June 18, 2022 ACIP Meeting - Coronavirus Disease 2019 (COVID-19) Vaccines & Vote

This article summarizes the second day of the Emergency HCIT Meeting to discuss coronavirus vaccines, with a focus on the implementation of pediatric vaccines for children under five years old. Dr. Kevin Chatham Stevens presents the goal of ensuring all children have access to the vaccine, with primary care physicians, health departments, and pharmacies playing a critical role. A mapping analysis found that 85% of children under five reside within five miles of a likely vaccine provider. The CDC has disseminated operational planning guides, engaged in vaccine competence boot camps, and shared jurisdiction-specific maps of likely vaccine providers. Vaccines.gov will also add a new function to display the minimum age that can be vaccinated at a location. The vaccination program is expected to ramp up in the days and weeks that follow. During the Q&A session, concerns are raised about vaccine administration errors and the availability of vaccines in certain areas. The CDC emphasizes the importance of education efforts and federal programs to ensure equitable access to vaccines.

DeSantis calls for grand jury to investigate Covid vaccines. Hear Fauci's response

All across the country, hospitalizations are rising due to COVID, the flu, and RSV. And those numbers are expected to continue to increase even more as people are gathering together for the holidays. So what is driving it all? Well, just before air, I talked to Anthony Fauci about this, as well as his imminent retirement as director of the National Institute of Allergy and Infectious Diseases.

Main Points:

- We have three respiratory viruses overwhelming hospitals: COVID, influenza, and respiratory syncytial virus (RSV).

- An immunity gap is driving this, but it doesn't have to be the new norm because we have good countermeasures for at least two out of those three viruses.

- We have a vaccine for flu, and we're having a pretty bad and early flu season. We have a flu vaccine that is matched well to the circulating strain, so there's no reason at all not to get a flu vaccine. The same holds true for the COVID booster.

- Unfortunately, only about 13% of eligible people in this country have received the COVID booster that is the updated bivalent.

- RSV is a different story. We don't yet have a vaccine for RSV, but with regard to respiratory hand wearing a mask appropriately in an indoor setting can help.

- Long COVID is a bit mysterious, and we don't know the precise pathogenic mechanism. It can be mild in the sense of having people have a lingering fatigue for a period of weeks to months, but it can also, in some individuals, be rather incapacitating.

- Science has become a divisive topic politicized and weaponized by some people, causing lives to be lost because if people don't get vaccinated, which unequivocally is life-saving, because of political ideology or because of misinformation and disinformation that causes.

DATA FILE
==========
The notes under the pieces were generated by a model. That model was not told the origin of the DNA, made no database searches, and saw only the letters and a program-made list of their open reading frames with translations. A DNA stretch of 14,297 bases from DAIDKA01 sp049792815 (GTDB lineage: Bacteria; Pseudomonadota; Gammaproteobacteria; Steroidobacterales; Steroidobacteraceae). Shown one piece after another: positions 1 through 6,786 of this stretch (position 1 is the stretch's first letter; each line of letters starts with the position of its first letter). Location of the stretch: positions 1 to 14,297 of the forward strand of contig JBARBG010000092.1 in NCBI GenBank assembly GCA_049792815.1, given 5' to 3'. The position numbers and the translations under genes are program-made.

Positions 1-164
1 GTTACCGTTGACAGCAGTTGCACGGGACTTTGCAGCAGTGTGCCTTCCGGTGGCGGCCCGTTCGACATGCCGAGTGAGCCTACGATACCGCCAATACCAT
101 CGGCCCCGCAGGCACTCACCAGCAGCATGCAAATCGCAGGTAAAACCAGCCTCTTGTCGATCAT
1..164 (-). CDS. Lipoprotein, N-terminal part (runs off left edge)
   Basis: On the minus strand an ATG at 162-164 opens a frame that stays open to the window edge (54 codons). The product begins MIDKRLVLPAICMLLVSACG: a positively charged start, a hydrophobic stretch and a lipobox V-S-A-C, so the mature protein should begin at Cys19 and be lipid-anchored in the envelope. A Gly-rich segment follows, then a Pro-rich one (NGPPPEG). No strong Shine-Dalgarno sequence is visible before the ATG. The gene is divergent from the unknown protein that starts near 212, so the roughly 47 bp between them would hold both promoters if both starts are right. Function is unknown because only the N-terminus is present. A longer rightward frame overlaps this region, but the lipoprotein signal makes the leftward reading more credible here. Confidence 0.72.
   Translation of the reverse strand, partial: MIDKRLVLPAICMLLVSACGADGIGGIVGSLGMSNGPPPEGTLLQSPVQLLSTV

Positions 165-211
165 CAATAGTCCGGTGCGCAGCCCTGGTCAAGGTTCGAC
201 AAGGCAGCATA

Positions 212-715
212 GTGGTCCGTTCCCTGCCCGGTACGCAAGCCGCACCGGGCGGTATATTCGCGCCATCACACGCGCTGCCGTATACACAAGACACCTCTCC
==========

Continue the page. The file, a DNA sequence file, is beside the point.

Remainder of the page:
- We've got to get the American public, regardless of whether you lean left or right, to appreciate that we're all in this together. We're all human beings, and we're all susceptible to diseases that can kill us.

- Although there's divisiveness, I believe we're going to pull out because if you look at what science has done, and with science applied to public health, it has saved millions of lives in our country and throughout the world. So I do hope we pull together and realize that the necessary collaborative work between science and public health can save lives.

In conclusion, we are currently facing a challenging situation with the rising number of hospitalizations due to COVID, the flu, and RSV. However, we have good countermeasures for at least two out of those three viruses, and we can take precautions like wearing masks and getting vaccinated to protect ourselves and our communities. It is crucial to understand that we are all in this together, and we need to work collaboratively to overcome this crisis. Science has played a vital role in public health, and we must continue to trust and support it to save lives.

Coronavirus Commercials Are Everywhere, Here's What Advertisers Want Us to Think | NYT News

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White House Unveils Covid Test Site as Americans Make Sense of CDC Guidelines | The Daily Show

CDC's Pandemic Guidelines: Confusing and Ineffective

- The CDC has been trying to give clear guidelines on how to behave during the pandemic, but has mostly failed.

- Recently, the CDC updated its guidance on masks, stating that cloth masks do not protect against the virus as effectively as other masks.

Confusing Guidelines:

- The CDC has been criticized for not urging all Americans to upgrade their masks to N95s.

- The guidelines on how long to isolate after testing positive for COVID-19 have also faced backlash.

- The CDC's expectations for what to do after coming out of isolation are also confusing, as they suggest staying away from nearly 90% of people.

Ineffective Measures:

- The CDC's approach to masking adds to the confusion and doesn't effectively protect people.

- At-home COVID-19 tests from the government take 7 to 12 days to arrive, which is too long in a pandemic.

- The CDC's guidelines on isolating and testing people could be sending infectious people back to work and schools.

- The CDC's guidelines and measures have been confusing and ineffective in protecting people from the virus.

- It's time for the administration to change strategies and take a more proactive approach to the pandemic.